online community buildingHow common is online community?

Well, there are something like 4 million or more businesses with brand pages on Facebook. However, only several thousand of these companies have more than a million fans. How many of these brand presences are true online community? Not nearly enough.

There’s a big difference between a company with a social media presence, and a company that’s managed to build a vibrant online community. Think to brands like marketer Gary Vaynerchuk, boot retailers Country Outfitters, and country singer Miranda Lambert. These are all examples of well-defined brands with some serious community. It’s not uncommon to see thousands of likes, shares, and comments on these Facebook pages.

Even if your brand doesn’t have the built-in visibility of a marketing or country music superstar, you can still build and maintain a strong sense of community. Communities are built around shared interests, high-quality content, and unique value. By providing a forum where your audience feels like they’re receiving exclusive, relevant information and a chance to share their opinions, you’ll be well on your way to a large fan base and serious engagement.

In this blog you’ll learn 15 quick tips for turning your company’s social media presence into a serious sense of community:

1. Acknowledge others.

Do it often. Make sure everyone in your community knows their contributions are valued.  In the words of community expert Liz Ryan, “I don’t think anyone gets enough acknowledgement. Sharing thoughts and opinions via online community is one tiny way for people to connect.”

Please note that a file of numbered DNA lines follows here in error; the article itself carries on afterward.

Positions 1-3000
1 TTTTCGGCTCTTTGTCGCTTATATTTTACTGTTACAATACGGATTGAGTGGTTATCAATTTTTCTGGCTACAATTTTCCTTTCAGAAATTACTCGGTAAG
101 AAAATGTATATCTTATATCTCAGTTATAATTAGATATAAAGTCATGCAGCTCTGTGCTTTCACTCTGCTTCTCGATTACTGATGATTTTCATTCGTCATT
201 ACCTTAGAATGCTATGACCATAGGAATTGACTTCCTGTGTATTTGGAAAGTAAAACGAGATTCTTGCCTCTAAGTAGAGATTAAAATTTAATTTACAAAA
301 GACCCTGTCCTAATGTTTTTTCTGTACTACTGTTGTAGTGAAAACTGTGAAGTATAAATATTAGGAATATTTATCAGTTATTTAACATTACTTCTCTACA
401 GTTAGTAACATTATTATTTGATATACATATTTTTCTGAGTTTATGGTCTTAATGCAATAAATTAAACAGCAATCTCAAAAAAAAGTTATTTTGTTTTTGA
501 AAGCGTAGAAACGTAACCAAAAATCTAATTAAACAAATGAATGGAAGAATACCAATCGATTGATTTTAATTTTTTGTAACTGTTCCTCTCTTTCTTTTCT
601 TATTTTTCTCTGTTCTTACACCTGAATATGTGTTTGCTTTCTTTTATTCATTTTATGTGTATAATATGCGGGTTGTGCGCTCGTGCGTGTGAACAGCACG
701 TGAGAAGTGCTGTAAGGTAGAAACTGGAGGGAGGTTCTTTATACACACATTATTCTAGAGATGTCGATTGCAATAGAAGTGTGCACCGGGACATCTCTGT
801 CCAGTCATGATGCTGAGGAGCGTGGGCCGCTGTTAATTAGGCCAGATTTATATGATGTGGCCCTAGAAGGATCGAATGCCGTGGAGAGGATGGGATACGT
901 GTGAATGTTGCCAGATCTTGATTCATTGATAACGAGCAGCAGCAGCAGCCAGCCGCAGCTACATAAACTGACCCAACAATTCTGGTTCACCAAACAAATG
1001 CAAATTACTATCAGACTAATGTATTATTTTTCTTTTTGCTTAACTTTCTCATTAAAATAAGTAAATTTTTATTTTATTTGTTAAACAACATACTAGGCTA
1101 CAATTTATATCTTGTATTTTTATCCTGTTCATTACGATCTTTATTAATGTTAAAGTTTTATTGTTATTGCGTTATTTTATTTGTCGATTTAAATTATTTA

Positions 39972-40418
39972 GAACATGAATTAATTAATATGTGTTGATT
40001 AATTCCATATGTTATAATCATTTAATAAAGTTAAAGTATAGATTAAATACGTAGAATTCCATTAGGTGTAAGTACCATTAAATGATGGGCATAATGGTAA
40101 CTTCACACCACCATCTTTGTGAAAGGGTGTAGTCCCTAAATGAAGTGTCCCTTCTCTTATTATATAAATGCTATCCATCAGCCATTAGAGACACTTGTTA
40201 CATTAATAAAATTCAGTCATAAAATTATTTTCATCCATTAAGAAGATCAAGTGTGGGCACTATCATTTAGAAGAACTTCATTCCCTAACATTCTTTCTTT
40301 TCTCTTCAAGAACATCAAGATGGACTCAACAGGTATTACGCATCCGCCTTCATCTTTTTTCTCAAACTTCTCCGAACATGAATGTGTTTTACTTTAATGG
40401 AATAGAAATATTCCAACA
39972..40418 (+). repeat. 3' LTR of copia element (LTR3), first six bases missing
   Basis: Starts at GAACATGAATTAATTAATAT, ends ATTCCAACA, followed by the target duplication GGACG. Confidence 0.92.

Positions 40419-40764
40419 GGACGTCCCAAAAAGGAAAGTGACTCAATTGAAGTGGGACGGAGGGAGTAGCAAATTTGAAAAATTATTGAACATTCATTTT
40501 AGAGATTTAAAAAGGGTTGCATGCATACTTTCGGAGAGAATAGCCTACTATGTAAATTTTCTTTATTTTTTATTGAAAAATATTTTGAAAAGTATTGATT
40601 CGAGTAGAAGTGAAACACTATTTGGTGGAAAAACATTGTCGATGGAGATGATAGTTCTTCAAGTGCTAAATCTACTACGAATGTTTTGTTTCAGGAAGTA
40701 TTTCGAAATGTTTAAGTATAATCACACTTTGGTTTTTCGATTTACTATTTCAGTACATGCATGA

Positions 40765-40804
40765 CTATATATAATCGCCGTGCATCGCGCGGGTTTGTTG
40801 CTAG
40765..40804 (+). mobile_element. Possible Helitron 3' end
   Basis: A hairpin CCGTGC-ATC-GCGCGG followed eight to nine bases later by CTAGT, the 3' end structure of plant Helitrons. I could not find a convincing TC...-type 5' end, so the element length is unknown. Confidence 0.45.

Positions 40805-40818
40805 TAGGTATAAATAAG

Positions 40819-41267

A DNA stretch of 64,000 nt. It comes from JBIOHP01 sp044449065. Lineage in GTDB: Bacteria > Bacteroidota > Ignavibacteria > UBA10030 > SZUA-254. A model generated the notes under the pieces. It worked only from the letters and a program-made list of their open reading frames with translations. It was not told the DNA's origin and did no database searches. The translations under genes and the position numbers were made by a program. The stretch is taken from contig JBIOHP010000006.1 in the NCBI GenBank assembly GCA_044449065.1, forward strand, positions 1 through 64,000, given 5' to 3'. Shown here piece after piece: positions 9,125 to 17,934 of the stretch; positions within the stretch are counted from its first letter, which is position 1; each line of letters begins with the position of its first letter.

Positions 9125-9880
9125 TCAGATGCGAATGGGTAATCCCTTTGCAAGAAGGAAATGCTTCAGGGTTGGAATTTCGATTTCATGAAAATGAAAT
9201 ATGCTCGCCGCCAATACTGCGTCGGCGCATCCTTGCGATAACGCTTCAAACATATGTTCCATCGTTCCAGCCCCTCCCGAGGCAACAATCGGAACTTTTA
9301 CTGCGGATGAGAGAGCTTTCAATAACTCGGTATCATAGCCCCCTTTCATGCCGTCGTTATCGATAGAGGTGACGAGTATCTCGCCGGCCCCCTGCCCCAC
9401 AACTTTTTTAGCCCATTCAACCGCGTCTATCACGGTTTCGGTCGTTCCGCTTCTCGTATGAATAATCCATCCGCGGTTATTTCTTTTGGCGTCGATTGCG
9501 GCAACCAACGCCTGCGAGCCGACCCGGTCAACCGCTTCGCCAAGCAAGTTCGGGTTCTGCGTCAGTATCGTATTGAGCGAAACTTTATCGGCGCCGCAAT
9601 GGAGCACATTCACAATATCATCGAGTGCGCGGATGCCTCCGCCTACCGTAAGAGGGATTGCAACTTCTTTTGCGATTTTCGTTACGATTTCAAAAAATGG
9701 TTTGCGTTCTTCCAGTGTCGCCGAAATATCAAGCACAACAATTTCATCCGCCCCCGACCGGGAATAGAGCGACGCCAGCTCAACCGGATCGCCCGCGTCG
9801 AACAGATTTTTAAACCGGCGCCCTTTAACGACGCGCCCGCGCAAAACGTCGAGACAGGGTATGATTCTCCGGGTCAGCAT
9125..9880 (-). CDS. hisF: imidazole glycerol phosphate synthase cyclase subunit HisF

2. Provide Incentive

Providing rewards for engagement isn’t a new marketing tactic, but it’s a really effective one. Think of Social Media Examiner’s online communities, which award points and offer a leaderboard to recognize the most-engaged members.

3. Host Online Real-Time Events

Real-time events are always superior to engagement that occurs in social media time. Host, promote, and foster online events, which could be Twitter chats, Google+ hangouts, or more.

4. Convert Promoters into Active Moderators

Does your community have a couple of subject matter experts, who already engage well with others? Why not ask these individuals to become regular contributors and create content for your blog or community? This can open the door for more user-generated content marketing or even co-branding opportunities.

5. Be Positive and Authentic

Are you afraid that building a highly-active community could turn your online presence into a place known for negativity and snark? It’s possible, and it happens. However, entrepreneur Tim Weingarten recommends always approaching engagement with an attitude of “positivity and authenticity” to ensure your audience does the same.

6. Don’t Be Unreasonable

Asking your audience to share your picture? That’s fine, and it’s actually a fairly effective social media marketing tactic. Demanding continuously that your users share your picture for entry in a contest? That’s aggressive, and likely to kill any sense of budding camaraderie in your community.

7. Understand Your Core Demographic